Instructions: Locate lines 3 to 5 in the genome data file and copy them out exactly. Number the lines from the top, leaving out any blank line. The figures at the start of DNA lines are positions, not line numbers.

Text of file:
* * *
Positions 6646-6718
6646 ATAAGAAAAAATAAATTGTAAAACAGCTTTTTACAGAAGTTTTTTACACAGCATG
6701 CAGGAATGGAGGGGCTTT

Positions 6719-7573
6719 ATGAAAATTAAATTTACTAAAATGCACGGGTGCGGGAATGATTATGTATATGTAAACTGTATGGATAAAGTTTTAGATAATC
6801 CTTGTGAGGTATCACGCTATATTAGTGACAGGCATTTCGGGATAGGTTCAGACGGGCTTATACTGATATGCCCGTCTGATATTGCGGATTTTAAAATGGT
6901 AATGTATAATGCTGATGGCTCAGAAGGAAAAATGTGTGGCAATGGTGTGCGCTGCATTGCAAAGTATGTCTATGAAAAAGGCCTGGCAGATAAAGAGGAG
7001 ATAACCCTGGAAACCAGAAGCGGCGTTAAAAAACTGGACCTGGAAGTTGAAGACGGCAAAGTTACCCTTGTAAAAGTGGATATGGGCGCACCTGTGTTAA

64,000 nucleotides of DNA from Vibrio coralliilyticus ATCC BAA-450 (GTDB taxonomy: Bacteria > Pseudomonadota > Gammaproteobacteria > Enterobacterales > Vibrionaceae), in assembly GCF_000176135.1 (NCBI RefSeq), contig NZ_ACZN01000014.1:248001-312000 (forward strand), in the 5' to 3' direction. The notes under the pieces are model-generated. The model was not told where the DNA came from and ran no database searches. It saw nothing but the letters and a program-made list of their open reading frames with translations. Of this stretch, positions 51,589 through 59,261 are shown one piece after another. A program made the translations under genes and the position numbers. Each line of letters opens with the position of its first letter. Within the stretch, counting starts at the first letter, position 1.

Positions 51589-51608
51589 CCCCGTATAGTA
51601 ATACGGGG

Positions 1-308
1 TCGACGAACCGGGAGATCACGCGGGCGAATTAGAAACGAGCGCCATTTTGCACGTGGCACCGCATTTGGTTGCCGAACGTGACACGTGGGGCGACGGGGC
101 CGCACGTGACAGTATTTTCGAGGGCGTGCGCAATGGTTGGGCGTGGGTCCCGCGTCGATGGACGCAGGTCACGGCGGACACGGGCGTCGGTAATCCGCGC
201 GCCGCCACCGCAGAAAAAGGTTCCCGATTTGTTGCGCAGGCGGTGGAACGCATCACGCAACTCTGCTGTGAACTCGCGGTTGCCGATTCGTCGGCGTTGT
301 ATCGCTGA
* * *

6701 CAGGAATGGAGGGGCTTT

Positions 6719-7573
6719 ATGAAAATTAAATTTACTAAAATGCACGGGTGCGGGAATGATTATGTATATGTAAACTGTATGGATAAAGTTTTAGATAATC